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Obama’s Retail Sells

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“The president can’t be the caboose on the train. He basically has to be the engine,” said Snowe, a moderate who stands to be a key ally for Democrats and was one of just three Republicans to support the economic stimulus measure. “I think the foundation can be established at the outset as they’re beginning to shape and draft legislation ... not at the end when you have to react to problems that have already been created.”

Snowe said she witnessed that problem on the stimulus bill, when the initial House measure was written with little input from Obama and was roundly criticized for funding programs that were not targeted at creating jobs or resurrecting the economy.

And she said the administration appears to be making a similar mistake on her stalled legislation, which the White House expressed serious reservations about only after the House passed a measure last week, to tax the million-dollar bonuses handed out at American International Group and other financial industry rescue beneficiaries.

“If they’re not going to accept this legislation and they have decided to abandon this type of approach, then they really have an obligation to be proactive and straightforward with what their intentions are with respect to executive compensation,” she said.

Of course, on Wall Street bonuses, the Obama Treasury Department had been very explicit during the stimulus negotiations that it did not want the legislation to affect retention bonus contracts that had already been signed. Congressional Democrats rewrote their language restricting executive compensation at the department’s request, only to be raked over the coals a month later for the change.

When a public furor erupted over the $165 million in bonuses at AIG, Obama and others in his administration initially stoked the outrage on Capitol Hill by calling the payouts outrageous and vowing to recover them on taxpayers’ behalf. But they pulled back later by saying the Congressional solution of getting the money back through punitive taxation was unconstitutional.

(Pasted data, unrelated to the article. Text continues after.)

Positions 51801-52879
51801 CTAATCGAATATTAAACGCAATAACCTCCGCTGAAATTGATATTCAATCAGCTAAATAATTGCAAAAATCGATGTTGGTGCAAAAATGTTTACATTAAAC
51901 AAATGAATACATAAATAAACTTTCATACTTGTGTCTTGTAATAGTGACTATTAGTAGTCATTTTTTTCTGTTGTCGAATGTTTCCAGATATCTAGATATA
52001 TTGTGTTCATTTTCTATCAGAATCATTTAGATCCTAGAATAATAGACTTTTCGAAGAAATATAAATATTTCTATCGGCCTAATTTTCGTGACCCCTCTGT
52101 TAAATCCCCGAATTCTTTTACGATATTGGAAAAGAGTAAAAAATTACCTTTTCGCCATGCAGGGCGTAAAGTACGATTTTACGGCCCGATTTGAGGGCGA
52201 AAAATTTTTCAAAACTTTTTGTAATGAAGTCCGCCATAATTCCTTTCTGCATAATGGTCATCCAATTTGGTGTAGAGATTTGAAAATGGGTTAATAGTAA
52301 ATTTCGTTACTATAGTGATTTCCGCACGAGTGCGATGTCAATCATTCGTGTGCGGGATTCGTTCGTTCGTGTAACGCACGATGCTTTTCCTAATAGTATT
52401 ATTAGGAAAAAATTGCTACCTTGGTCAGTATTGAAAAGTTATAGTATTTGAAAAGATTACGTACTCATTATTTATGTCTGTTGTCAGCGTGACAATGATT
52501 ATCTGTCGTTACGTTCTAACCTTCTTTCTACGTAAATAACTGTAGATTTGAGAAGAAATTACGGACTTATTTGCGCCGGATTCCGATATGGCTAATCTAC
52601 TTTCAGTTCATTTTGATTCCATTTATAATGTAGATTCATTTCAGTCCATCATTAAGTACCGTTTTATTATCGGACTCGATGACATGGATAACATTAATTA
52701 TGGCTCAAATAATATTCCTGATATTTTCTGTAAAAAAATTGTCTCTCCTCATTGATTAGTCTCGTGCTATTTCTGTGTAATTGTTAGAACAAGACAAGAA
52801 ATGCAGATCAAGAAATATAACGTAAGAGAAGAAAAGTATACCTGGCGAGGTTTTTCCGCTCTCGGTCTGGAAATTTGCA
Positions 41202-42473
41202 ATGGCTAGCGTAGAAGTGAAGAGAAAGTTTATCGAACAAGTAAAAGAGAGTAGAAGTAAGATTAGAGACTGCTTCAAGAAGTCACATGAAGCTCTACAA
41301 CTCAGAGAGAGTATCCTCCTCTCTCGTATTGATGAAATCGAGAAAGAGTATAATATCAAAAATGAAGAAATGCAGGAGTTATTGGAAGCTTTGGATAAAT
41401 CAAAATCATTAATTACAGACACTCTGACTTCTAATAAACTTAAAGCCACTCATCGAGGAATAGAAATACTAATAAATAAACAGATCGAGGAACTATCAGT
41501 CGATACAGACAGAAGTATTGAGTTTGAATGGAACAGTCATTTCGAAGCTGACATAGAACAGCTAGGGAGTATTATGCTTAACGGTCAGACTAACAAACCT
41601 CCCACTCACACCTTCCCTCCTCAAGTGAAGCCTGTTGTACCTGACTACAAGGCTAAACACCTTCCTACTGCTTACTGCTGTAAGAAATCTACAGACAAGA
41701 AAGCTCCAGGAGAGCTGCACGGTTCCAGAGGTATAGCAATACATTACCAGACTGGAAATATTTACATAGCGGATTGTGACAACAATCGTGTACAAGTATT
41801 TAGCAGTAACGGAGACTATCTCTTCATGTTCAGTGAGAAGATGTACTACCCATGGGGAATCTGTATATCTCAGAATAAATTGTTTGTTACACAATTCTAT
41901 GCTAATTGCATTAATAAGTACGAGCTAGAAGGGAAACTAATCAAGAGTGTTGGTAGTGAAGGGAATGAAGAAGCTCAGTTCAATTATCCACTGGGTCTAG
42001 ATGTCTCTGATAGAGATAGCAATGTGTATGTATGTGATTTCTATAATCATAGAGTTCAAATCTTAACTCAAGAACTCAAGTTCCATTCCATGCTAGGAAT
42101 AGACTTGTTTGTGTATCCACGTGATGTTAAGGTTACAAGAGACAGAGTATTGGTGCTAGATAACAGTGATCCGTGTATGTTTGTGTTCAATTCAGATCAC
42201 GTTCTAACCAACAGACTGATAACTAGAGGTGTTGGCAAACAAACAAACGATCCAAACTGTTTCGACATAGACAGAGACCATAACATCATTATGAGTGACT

A Gallup Poll conducted last week showed that the public blames Congress more than Obama or even Treasury Secretary Timothy Geithner for the bonus flap.

Sen. Bob Casey (D-Pa.) said Democrats on both ends of Pennsylvania Avenue are still working out the kinks in their new governing relationship.

“You’ve already seen evidence of where there’s a disconnect ... where you’re not sure where they are or you think you know and that’s not accurate,” Casey said. “I’m not sure that as a party in Congress, in conjunction with the party in the White House, so to speak, that we were as well coordinated as we should have been on AIG.”

Casey added that problems with stimulus debate actually brought a mea culpa from the administration. “At one point the White House actually apologized and said we didn’t give you guys enough air cover ... but there was a lot of consultation on the top levels on that and the days leading up to that,” he said.

But Sen. Sheldon Whitehouse (D-R.I.) said creating good policy sometimes means taking a hit in the public relations arena and that Obama’s softer approach will ultimately pay dividends.

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